I blogged recently about my first sale experience at Dear Reader. The piece can be summed up by saying: lightning struck and I was grateful and really surprised.
Since that moment, my writing career has been a thrill ride along a steep learning curve. There have been spills and moping, but happy dances, too.
Jessa’s right when she observes that success is accompanied by a lot of hard work. One also needs a solid support network, professionally and personally. Omit luck, sweat, or support, and the going gets very tough indeed.
But what am I saying? Any author can write a piece that reads like a cautionary tale. I’d like to catalogue some of the nifty things I’ve done since getting published:
• Used the phrase, “Excuse me, I’ve got my agent on the line.”
• Spent time wondering about the logistics of sex with werewolves—legitimately.
• Had a great excuse for littering my living room with little plastic gravestones. Dioramas! Have to plot those battle scenes …
• Actually found a use for an English degree after 50,000 people sneered and said, “Why don’t you study something useful?”
• Had the money to pay the vet when it was absolutely needed.
Those were all good moments. It’s nice to have concrete reminders of what’s been achieved, because it’s easy to lose sight of all that water under the bridge.
On the other hand, those moments aren’t everything. Success is only as good as what’s going on between an author and her work in progress. Reviews, promotion, conferences, contests, and the like will orbit her writing life, but the gravitational pull is always the battle with the blank page. That does not change.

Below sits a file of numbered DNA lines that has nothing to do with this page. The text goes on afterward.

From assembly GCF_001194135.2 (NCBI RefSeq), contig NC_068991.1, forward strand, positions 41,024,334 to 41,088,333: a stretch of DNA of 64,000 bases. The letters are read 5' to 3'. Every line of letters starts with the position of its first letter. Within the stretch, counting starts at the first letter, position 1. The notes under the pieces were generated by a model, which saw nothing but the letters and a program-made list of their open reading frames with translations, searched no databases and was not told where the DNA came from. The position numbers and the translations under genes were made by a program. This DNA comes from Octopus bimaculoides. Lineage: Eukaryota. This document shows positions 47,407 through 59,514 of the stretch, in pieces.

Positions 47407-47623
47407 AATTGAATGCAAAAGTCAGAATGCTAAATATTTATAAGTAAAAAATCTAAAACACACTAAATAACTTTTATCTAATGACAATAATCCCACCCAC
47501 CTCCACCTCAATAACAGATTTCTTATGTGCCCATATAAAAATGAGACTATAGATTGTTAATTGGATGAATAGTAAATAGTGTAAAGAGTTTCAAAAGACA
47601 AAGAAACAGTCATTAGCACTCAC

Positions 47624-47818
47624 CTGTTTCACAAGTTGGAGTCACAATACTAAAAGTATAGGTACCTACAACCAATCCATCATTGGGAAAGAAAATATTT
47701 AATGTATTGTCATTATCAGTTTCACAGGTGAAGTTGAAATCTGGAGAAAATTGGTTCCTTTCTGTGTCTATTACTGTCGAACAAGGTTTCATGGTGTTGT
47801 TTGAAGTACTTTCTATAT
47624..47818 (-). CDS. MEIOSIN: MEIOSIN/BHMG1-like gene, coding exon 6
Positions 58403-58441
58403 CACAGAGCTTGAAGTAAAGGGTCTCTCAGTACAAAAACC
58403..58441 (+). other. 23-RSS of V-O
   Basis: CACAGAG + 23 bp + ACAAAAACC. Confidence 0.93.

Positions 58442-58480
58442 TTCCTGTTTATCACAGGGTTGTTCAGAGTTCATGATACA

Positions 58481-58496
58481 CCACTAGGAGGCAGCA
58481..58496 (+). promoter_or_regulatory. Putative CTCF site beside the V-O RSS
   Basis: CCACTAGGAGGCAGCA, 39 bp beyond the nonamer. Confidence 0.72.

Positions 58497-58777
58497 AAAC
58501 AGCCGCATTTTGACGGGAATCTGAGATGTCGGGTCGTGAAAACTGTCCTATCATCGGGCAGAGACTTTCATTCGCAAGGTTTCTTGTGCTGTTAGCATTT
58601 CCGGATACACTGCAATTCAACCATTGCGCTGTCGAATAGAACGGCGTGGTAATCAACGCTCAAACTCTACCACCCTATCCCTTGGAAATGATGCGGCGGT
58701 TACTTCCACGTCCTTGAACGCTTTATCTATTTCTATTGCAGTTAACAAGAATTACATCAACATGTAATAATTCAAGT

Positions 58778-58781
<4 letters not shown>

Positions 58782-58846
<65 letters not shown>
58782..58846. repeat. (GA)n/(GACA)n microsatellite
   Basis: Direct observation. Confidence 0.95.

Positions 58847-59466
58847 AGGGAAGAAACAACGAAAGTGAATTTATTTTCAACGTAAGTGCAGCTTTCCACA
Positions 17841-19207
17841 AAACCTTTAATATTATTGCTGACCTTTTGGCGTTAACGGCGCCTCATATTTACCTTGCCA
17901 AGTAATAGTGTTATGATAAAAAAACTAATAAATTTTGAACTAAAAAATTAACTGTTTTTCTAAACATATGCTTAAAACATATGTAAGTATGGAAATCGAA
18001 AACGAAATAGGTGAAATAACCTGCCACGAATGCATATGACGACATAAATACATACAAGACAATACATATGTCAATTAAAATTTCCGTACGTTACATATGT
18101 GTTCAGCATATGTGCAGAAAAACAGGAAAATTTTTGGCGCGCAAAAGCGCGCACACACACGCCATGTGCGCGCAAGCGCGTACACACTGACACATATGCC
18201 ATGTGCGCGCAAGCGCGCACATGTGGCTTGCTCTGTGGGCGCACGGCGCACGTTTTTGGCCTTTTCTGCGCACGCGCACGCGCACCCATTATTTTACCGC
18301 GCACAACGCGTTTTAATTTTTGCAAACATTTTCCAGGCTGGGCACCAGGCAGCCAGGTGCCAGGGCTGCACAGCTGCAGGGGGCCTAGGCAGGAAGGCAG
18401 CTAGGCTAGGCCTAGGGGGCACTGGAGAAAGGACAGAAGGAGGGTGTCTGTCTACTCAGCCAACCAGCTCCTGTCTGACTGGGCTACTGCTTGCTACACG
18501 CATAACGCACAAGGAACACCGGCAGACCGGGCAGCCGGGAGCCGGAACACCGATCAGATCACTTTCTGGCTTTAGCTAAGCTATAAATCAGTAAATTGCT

I can understand why some authors get a few books into their career and decide it’s not for them. I think it takes a certain personality to face the fact that the hard part never stops. But then, there are moments when the story just works, and I fall in love with it all over again.
That’s when a person knows that they’re doing the right thing – when “success” is really an excuse to support their writing habit. I must write, the same way musicians must play, or true gardeners aren’t happy unless there is dirt beneath their nails. The same way real readers won’t be caught without a book somewhere on their person. You just gotta do it.
Readers: what’s the oddest place you’ve taken a book?